Put your feet up, have a cup of tea, and practice some well-earned self-care
Suddenly transitioning to different working schedules and arrangements because of an ongoing pandemic is already hard enough but imagine carrying the task of overseeing this and ensuring that everything goes smoothly for everyone. The life of an HR leader is anything but calm – and it’s starting to show.
Cassie Whitlock, BambooHR's director of HR, caught up with HRD to underscore how you HR professionals have become the "glue" that hold organisations together during the pandemic.
It comes as a lot of major disruptions that occurred during the global crisis involved personnel, according to Whitlock, such as moving people to remote work, adjusting benefits and perks, hiring freezes or staffing increases, DE&I issues, onboarding collaboration tools and more.
"Without HR, other departments wouldn't be able to think about anything other than their employee problems," said Whitlock.
So, it wouldn't be a surprise to see that a lot of us HR professionals feel the heavier weight of our responsibilities amid the pandemic. In fact, a recent BambooHR survey showed that 47% of HR leaders said tasks and responsibilities over the last year became more difficult because of remote work. According to the study, 22% of them said remote work made them spend most of their workday on less rewarding tasks, instead of the preferred activities, such as connecting with staff, recruiting, and onboarding.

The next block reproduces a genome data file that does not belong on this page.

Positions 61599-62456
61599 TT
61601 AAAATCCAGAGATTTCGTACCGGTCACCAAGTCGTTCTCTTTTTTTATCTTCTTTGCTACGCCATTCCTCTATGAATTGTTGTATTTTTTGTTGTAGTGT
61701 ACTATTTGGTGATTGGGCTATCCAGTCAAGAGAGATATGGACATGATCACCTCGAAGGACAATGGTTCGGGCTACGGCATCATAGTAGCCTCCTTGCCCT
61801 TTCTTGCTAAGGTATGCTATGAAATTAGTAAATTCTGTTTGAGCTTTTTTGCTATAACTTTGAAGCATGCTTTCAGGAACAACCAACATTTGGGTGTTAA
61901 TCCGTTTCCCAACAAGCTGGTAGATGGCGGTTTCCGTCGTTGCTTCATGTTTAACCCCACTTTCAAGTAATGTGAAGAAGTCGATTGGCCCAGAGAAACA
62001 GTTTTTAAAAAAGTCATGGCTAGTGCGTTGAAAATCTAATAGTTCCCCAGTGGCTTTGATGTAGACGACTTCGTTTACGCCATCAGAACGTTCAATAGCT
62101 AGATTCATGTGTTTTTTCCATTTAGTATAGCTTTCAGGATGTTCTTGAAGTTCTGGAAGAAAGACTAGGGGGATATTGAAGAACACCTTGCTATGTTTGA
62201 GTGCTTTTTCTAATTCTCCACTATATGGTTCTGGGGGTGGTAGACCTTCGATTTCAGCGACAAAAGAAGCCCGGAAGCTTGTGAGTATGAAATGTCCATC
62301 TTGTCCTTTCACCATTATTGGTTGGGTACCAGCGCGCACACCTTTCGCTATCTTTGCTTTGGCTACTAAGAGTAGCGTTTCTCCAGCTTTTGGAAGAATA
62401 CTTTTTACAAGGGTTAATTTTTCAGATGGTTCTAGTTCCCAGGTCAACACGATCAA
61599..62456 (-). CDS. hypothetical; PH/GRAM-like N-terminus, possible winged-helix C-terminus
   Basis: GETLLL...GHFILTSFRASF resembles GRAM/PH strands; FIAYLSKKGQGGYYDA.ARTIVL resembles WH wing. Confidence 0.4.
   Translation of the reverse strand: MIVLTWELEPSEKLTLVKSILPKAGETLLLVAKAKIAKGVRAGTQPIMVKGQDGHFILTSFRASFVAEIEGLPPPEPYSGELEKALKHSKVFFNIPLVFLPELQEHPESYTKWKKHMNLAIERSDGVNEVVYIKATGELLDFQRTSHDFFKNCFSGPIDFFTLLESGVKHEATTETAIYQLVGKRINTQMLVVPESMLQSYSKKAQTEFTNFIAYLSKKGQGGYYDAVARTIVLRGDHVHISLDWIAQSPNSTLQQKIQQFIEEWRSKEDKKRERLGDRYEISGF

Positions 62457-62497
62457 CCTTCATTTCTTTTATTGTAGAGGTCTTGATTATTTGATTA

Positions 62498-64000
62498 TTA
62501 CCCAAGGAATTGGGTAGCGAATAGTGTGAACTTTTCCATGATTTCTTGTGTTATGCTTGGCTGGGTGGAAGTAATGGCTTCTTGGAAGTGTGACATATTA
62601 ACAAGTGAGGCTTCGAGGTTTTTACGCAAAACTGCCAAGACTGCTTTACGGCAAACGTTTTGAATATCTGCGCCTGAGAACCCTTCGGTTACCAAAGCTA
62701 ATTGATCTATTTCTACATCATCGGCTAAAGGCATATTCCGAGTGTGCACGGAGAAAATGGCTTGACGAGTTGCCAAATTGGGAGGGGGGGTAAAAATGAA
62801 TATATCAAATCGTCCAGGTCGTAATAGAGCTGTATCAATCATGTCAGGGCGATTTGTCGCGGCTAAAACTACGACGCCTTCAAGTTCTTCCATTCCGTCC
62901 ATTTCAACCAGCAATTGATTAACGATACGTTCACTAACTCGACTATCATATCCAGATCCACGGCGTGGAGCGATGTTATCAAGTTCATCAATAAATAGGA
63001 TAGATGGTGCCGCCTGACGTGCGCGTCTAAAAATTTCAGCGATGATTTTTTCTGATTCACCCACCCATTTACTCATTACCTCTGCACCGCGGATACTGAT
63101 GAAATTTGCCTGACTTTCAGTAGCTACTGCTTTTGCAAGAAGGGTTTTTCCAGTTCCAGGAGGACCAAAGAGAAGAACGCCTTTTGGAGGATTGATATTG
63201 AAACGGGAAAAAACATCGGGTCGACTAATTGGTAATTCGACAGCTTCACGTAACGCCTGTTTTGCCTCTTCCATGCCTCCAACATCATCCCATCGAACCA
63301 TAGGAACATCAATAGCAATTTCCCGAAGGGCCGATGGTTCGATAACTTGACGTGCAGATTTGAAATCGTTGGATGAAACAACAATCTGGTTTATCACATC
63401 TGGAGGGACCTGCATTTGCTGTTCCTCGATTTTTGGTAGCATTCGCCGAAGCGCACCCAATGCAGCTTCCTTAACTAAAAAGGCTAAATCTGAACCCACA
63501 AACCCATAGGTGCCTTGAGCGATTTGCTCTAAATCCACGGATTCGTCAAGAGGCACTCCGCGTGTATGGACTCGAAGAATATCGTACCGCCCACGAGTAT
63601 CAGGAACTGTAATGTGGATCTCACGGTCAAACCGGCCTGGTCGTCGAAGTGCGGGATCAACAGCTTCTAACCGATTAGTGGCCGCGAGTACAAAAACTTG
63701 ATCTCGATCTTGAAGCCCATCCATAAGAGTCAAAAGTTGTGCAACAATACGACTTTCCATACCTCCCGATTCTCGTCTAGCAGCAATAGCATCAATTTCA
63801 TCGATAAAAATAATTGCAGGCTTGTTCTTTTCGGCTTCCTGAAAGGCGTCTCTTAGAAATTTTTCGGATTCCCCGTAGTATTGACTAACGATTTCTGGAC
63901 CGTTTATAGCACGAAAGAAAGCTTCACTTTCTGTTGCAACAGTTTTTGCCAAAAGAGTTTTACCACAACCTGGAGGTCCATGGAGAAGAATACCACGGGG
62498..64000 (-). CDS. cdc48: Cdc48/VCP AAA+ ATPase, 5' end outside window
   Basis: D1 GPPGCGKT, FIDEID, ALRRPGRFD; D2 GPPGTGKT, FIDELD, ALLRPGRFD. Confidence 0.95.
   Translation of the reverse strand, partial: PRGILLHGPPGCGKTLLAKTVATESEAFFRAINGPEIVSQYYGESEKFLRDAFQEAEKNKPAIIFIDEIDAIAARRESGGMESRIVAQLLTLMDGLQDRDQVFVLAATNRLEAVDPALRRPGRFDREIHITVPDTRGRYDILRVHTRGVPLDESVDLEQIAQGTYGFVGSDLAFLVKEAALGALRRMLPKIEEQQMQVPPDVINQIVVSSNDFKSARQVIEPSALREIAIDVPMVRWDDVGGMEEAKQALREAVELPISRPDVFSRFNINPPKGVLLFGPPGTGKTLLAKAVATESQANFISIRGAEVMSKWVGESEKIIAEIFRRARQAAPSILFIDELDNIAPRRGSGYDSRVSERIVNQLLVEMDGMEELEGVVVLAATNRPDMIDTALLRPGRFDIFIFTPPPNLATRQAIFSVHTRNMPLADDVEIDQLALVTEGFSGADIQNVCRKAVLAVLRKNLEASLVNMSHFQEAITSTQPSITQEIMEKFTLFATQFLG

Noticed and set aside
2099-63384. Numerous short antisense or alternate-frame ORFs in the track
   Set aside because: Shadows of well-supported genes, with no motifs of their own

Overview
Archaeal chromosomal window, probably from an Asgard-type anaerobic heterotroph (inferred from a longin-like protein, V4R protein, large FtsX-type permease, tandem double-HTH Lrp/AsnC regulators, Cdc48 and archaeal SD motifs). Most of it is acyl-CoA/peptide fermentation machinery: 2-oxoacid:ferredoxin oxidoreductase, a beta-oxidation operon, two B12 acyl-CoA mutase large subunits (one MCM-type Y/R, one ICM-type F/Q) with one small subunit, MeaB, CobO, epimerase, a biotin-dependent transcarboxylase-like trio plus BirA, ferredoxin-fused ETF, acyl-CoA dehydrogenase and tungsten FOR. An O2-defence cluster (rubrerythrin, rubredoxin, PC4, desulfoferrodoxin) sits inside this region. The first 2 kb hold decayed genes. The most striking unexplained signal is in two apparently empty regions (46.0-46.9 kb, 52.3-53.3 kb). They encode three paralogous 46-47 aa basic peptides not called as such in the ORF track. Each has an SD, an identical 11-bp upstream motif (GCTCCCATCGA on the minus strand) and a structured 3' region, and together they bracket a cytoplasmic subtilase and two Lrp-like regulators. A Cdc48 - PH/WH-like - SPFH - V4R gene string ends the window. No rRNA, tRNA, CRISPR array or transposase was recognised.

The rapid changes in laws, policies, and work procedures are also factors as to why HR could suffer from burnout, said Whitlock.
"Whether it's adapting to pandemic regulations, remote work effectiveness, labour and supply chain shortages, or elevated levels of employee stress and associated behaviours, it's all hitting HR with no signs of relief on the horizon," she added."As we see early indicators of a possible economic downturn, HR is balancing finding and hiring talent while preparing for tightening budgets - keeping your foot on the brake while stomping on the accelerator."
Read more: International HR Day: Five ways to celebrate
How to stop HR burnout?
This International HR Day, Whitlock advised members of the industry to catch a break and take a step back to remind themselves why they chose the profession.
"Either take the day off or spend the day doing what you love most about your job. Try to give yourself a pat on the back and a dose of energy by reminding yourself why this position was the one you chose," said Whitlock.
In addition, Whitlock also said it is important for HR to practice self-care by finding communities where they can get support and places where they can find inspiration and rejuvenation. According to her, HR professionals can start practicing self-care with the following activities:
- Follow HR professionals on TikTok using #hrtiktok to find you’re not alone and connect with other professionals
- Mindfulness meditation using apps like Ten Percent Happier or Calm
- Therapy or counselling
- Join HR communities on Reddit like r/humanresources or other group pages, etc.
- HR conferences and wellbeing summits are great places to improve your career and remind yourself of the critical role you play in a company
But really, at the end of the day, Whitlock said it is up for company leaders to recognise their HR professionals and shine light on what they've achieved amid the pandemic.
"The real call to action is for company leaders. Take this day to recognise your HR professionals and highlight their strength and heroic efforts during the pandemic. Reward them with a token of gratitude which could be anything from free lunch to a pay raise. The day-to-day work of HR is often overlooked but we’d all be worse off without them."